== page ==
The battle between D.C. cabbies and Uber, the company that lets drivers use their own cars and be hailed via a phone app, has been well-documented.
Inside the Democratic Party, economic policy is often seen as a contest between President Barack Obama’s track record and the anti-Wall Street approach advocated by Massachusetts Sen. Elizabeth Warren.
After the worst three-day start to a year since 2008, the stock market rebounded to erase all its 2015 losses which fell, strongly in part, to falling oil prices.
Keurig is recalling some 7 million of single-serve coffee brewing machines because of reported burns.
The National Labor Relations Board issued complaints Friday against McDonald’s Corp. and its franchisees over worker rights.
Ford Motor Co. has agreed to government demands to expand a driver’s side air bag inflator recall to the entire U.S.
When the people whose houses hug the narrow warren of streets paralleling the busiest urban freeway in America began to see bumper-to-bumper traffic crawling by their homes a year or so ago, they were baffled.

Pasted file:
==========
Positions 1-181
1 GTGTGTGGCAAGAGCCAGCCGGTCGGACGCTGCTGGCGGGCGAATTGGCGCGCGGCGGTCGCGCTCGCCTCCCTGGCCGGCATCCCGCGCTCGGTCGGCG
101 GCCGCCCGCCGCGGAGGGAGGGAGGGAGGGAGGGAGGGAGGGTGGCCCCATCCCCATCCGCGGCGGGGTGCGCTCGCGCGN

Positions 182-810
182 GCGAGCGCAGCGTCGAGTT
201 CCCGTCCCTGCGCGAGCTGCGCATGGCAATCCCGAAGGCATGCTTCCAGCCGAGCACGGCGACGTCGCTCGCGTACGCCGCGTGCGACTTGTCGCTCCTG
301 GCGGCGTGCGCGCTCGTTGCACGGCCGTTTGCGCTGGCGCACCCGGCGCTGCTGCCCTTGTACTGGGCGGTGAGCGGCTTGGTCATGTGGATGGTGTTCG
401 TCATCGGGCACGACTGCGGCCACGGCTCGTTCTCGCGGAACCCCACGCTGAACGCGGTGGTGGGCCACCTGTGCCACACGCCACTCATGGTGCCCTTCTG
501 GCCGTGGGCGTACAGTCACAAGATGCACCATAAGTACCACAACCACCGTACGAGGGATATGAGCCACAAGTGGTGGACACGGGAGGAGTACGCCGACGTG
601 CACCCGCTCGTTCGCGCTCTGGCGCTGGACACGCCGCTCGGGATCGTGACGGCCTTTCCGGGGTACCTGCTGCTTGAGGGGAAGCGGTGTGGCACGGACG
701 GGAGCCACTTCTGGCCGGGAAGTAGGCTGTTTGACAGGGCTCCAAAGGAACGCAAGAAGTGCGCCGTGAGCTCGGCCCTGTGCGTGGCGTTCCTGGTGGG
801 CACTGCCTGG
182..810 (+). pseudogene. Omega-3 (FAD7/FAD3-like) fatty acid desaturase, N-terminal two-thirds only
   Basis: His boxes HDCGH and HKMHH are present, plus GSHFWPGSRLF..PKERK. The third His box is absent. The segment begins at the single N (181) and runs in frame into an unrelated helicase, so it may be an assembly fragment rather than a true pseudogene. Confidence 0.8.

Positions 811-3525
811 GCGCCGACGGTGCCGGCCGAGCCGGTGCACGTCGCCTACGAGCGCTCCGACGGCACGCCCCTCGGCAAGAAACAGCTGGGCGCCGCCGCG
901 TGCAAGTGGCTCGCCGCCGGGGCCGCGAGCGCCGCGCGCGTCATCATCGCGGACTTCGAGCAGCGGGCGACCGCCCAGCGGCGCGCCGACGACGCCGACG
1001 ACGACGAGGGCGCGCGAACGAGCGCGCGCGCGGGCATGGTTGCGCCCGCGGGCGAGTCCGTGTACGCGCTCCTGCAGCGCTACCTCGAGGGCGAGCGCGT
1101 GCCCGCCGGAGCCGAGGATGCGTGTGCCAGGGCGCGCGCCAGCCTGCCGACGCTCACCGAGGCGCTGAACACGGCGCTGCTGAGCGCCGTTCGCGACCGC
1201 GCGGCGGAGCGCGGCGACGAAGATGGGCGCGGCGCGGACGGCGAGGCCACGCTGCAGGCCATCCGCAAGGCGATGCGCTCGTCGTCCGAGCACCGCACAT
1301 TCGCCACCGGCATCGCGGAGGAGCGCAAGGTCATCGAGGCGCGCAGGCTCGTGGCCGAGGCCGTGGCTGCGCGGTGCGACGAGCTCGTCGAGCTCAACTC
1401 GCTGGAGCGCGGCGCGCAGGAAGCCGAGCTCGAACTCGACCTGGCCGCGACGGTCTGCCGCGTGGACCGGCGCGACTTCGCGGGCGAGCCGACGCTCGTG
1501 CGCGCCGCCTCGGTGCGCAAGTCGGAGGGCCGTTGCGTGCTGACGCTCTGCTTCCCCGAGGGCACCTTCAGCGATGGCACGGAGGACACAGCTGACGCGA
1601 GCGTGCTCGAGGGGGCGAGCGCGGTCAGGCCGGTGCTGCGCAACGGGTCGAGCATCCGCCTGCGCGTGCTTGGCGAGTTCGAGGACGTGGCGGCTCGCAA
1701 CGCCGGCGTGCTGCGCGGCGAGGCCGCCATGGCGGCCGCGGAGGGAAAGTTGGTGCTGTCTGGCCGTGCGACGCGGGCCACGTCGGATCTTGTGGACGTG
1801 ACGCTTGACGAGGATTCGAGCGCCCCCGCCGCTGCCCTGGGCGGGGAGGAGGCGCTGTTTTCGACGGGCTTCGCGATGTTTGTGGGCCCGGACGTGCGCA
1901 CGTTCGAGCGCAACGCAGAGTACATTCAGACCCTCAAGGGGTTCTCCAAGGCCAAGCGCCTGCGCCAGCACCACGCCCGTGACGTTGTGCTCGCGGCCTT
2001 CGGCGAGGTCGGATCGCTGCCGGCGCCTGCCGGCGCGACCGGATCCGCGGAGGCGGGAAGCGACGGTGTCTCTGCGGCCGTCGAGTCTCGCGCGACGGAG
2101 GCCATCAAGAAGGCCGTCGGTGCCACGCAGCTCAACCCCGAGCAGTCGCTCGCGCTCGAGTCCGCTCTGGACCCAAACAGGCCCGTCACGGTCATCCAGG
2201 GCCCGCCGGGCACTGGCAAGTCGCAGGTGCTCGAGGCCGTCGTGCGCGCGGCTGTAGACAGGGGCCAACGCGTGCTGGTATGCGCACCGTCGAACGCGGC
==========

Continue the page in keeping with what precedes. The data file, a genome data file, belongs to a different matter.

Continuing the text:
Chrysler is bowing to demands from U.S. safety regulators and will add about 179,000 vehicles to a recall for air bags that could explode with too much force.
McDonald’s is planning to trim its menu, review its cooking methods and maybe even get rid of some of the ingredients it uses to change perceptions that it serves junk food.
The growth of ride-hailing companies such as Uber and Lyft so far has not been hindered by limits from government regulators and campaigns by taxi cab competitors. A bigger threat to the new industry’s impressive start could come from customers — if enough people stop using the services over fears that drivers aren’t safe.